For the first time, this important site of national importance has been researched in depth – specialists from different backgrounds have come forward following three archaeological investigations led by Love My Wales, a local charity to create a book of beauty and originality. Published in bilingual format and featuring original reconstructive artworks of the site, Plas Brynkir, Dolbenmaen, is sure to aesthetically please the eye as well as inform people of this vastly important site.
The book includes chapters by Spencer Smith,  records the discovery of Llewelyn’s deer park; Dr. Shaun Evans analyses bardic poetry concerning the Brynkir family; Dilwyn Williams traces the development of the Wern and Brynkir estates;  Mark Baker describes the development of  the two forgotten  mansions, and, with Dr. Mary Chadwick, gives voice to Elinor Huddart, a nineteenth century novelist at Brynkir; architect Adam Voelcker tells the story of Brynkir Tower’s rescue in 1994; archaeologist Sarah Doherty and William Jones recount Love My Wales’ archaeological investigations on site; and geologist Andrew Haycock, from the National Museum Wales shares his knowledge of the geology of Cwm Pennant.
•    This project has been funded by the Heritage Lottery Fund through a WWI research grant. Brynkir was a prisoner of war camp during the war, and held high ranking German officers.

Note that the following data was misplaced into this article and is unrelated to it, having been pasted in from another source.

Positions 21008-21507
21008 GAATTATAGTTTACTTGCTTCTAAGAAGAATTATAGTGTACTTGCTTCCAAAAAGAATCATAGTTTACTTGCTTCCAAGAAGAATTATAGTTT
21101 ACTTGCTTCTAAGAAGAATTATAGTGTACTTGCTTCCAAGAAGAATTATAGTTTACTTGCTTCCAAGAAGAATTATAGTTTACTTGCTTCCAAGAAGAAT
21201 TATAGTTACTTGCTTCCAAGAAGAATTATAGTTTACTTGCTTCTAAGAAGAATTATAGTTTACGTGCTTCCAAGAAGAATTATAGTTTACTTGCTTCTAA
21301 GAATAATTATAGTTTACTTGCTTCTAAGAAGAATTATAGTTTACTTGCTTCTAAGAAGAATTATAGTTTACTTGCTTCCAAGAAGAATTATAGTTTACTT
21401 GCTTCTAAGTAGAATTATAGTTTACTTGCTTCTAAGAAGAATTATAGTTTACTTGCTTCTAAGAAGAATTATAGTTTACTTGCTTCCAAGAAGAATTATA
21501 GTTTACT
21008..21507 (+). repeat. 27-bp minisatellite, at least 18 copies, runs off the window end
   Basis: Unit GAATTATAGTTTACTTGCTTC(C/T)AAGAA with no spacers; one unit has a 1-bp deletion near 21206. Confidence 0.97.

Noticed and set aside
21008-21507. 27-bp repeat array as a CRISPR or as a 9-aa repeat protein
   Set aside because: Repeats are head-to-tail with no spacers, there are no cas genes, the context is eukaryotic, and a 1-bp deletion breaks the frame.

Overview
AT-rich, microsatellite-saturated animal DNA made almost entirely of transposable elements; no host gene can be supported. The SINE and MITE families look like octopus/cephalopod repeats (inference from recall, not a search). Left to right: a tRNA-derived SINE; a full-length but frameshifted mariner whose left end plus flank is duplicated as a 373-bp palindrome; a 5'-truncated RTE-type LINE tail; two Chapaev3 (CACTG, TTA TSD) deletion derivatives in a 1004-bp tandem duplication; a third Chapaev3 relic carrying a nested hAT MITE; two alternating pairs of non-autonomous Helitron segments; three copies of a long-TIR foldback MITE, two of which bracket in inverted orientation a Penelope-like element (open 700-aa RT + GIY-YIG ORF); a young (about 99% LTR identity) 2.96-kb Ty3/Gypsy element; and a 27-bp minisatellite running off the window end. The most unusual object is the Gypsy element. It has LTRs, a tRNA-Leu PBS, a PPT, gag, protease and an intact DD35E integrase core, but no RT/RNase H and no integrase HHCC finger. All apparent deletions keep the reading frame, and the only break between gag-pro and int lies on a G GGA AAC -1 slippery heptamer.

•    Only 200 copies have been printed for the first run, and each one has been numbered and signed.
•    The book costs £15 and all proceeds go towards the 2015 archaeological dig at Plas Brynkir and can be ordered from www.lovemywales.org or www.facebook.com/LoveMyWales
•    Join us on the 6th of December at Golan Community Centre, Golan, Dolbenmaen, to grab your copy and meet the writers that have made book happen.

Thank you for coming to ‘Plas Brynkir, Dolbenmaen’

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We would like to thank those who came to the launch at the Golan Community Centre on 6 December, it was a successful day and brought forward lots of memories of Plas Brynkir during and just after the First World War. We would like to extend an invitation to our Cardiff launch at the Pierhead on 24 February between 12:00-1:00pm, where we will be exhibiting reconstructive artworks by Ceri Leeder, and wonderful watercolours of Plas Brynkir by Liz Bolloten. Refreshments will be available and the authors will be there to talk to people about their work.
Again, we would like to thank the Heritage Lottery Fund, Snowdonia National Park, and Cadw for all their support in making this book happen.